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Environmental Crime Legal Framework In Italy

Italy’s Constitution contains provisions for the protection of the environment. Of note, Article 9 “safeguards natural landscape and the historical and artistic heritage of the Nation”. In a related vein, Article 117 (s) reads that the “State has exclusive legislative powers in the protection of the environment, the ecosystem and cultural heritage.”

The state has exclusive competence in environmental regulation. The principal national authority is the Ministry of the Environment and Protection of Land and Sea (Ministero dell'Ambiente e della Tutela del Territorio e del Mare) (MATTM). Other national regulatory authorities include the:

  • Ministry of Health
  • Ministry of Economic Development
  • Ministry of Cultural and Landscape Heritage
  • Scientific agencies with a regulatory role including the:
  • National Institute for Environmental Protection and Research (Instituto Superiore per la Protezione e la Ricerca Ambientale) (ISPRA)
  • Superior Health Institute (Istituto Superiore di Sanità) (ISS)

Featured Legislation

1966: Act no. 615 (on making provisions on air pollution) was signed. The Act aims at protecting air quality and public health by laying down rules applicable to stationary equipment (Chapter II), industrial establishments (Chapter V) and motor vehicles (Chapter VI) whose emissions are likely to pollute the atmosphere. For the purpose of preventing air pollution, the national territory is divided into two zones in accordance with article 2.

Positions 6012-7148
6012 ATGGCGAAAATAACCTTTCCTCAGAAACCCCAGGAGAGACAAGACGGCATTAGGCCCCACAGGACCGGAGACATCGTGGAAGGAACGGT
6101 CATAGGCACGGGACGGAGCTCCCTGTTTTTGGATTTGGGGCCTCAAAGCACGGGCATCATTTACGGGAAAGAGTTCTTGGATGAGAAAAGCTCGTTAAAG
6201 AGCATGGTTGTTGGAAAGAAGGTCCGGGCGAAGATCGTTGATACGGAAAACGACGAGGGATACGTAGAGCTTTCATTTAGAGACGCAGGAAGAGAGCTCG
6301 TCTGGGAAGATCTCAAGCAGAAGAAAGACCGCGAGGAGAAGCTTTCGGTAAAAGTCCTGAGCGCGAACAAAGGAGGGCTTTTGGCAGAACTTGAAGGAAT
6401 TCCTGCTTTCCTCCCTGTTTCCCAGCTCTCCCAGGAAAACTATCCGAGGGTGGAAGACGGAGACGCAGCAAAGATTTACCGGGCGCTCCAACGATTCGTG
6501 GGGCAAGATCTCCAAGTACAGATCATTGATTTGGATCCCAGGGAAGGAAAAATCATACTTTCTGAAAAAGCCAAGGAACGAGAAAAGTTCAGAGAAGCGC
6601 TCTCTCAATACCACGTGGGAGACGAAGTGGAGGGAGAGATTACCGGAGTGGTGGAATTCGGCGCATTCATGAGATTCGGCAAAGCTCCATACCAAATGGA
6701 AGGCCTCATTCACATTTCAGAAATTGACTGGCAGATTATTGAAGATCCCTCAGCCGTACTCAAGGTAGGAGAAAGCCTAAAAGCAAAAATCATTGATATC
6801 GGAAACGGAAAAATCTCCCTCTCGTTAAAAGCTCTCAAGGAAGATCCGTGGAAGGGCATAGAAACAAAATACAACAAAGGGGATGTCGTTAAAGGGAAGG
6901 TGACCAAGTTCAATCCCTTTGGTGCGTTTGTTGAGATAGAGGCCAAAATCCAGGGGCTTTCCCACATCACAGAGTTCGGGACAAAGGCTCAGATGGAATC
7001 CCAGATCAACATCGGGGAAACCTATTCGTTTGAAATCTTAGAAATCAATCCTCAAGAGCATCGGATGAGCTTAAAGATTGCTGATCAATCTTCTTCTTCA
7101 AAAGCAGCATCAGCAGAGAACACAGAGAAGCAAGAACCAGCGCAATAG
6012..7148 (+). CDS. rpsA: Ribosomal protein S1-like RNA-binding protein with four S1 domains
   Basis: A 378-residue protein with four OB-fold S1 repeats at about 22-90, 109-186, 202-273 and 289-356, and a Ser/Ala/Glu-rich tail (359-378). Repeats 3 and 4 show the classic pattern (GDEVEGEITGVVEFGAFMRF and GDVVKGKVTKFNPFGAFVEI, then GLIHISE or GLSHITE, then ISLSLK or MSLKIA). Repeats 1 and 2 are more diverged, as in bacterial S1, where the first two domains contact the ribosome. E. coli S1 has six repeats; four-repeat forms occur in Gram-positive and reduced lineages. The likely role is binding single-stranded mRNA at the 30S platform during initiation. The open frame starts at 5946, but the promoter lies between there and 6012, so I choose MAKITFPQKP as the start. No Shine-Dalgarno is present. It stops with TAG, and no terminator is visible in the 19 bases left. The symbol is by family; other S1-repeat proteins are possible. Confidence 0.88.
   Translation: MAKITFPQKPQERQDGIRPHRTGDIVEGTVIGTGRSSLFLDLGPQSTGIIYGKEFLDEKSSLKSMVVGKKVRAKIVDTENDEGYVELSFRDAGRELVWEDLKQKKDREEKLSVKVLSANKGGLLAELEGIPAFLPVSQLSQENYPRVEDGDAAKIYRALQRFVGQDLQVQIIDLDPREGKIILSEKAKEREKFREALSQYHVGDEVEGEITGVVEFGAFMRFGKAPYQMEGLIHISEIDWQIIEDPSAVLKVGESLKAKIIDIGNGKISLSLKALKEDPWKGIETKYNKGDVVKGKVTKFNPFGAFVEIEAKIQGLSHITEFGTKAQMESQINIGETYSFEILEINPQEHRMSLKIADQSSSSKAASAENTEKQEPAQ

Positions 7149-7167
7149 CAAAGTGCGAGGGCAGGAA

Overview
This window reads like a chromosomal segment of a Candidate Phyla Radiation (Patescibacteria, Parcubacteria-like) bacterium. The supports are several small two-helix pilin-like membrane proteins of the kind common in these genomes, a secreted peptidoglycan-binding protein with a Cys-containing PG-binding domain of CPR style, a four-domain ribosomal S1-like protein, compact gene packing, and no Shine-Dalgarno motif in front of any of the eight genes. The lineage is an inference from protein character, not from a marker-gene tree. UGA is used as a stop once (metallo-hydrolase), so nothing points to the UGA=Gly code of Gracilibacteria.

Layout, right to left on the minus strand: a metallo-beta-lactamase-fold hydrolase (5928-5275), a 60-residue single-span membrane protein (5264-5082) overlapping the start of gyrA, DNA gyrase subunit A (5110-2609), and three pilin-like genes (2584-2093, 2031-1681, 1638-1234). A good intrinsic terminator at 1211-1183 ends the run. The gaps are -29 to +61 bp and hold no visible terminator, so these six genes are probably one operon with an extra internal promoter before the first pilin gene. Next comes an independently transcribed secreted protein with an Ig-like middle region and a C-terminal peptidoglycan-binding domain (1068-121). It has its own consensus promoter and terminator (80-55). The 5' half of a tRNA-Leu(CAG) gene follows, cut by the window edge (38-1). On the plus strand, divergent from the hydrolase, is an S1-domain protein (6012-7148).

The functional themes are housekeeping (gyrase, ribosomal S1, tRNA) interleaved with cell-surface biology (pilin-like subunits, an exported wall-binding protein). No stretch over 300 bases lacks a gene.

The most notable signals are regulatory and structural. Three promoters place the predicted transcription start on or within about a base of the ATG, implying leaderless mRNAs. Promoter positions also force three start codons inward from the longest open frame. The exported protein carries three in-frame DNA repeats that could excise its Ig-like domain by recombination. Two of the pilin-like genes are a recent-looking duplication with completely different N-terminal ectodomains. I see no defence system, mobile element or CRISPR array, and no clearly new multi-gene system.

1985: Law Decree 27 (No. 312) was brought into force. This Law provides for urgent provisions for the protection of all areas of particular environmental interest, as regards the territory of the Republic of Italy. The purpose of this text is to set the procedure where all Italian regions shall map and deliver the necessary data, aimed at identifying all subjects to landscape restrictions and protection measures, including water courses and other (such as rivers, streams, areas assigned to agricultural universities, national and regional parks and reserves, and other, see article a for the complete list).

1997: Legislative Decree No. 22 was introduced. This Legislative Decree, which consists of five Titles and nine Annexes, lays down the legislative framework applicable to waste management, waste disposal and waste prevention, in implementation of relevant Community legislation, namely Directives 91/156/EEC, 91/689/EEC and 94/62/EC.

2005: Legislative Decree No. 195 implementing Directive 2003/4/EC on public access to environmental information was adopted. The Decree sets forth the principles and conditions governing public access to environmental information held by public authorities. The Decree also aims at ensuring transparency and promotes the use of computer telecommunication and electronic technology to guarantee such access to the public.

2006: Legislative Decree no. 152 – The Environmental Consolidated Act (ECA) – was passed. The key environmental legislation is (Norme in materia ambientale or Codice dell’Ambiente). The ECA has six parts:

  • Environmental general principles
  • Environmental Impact Assessment (EIA) and Integrated Pollution Prevention and Control (lPPC) permit
  • Water resources management and soil protection
  • Waste and packaging management
  • Remediation of contaminated sites
  • Air protection and air emissions
  • Environmental damage

2010: Legislative Decree no. 166 on Ambient Air Quality was created to measure air quality standards in the country.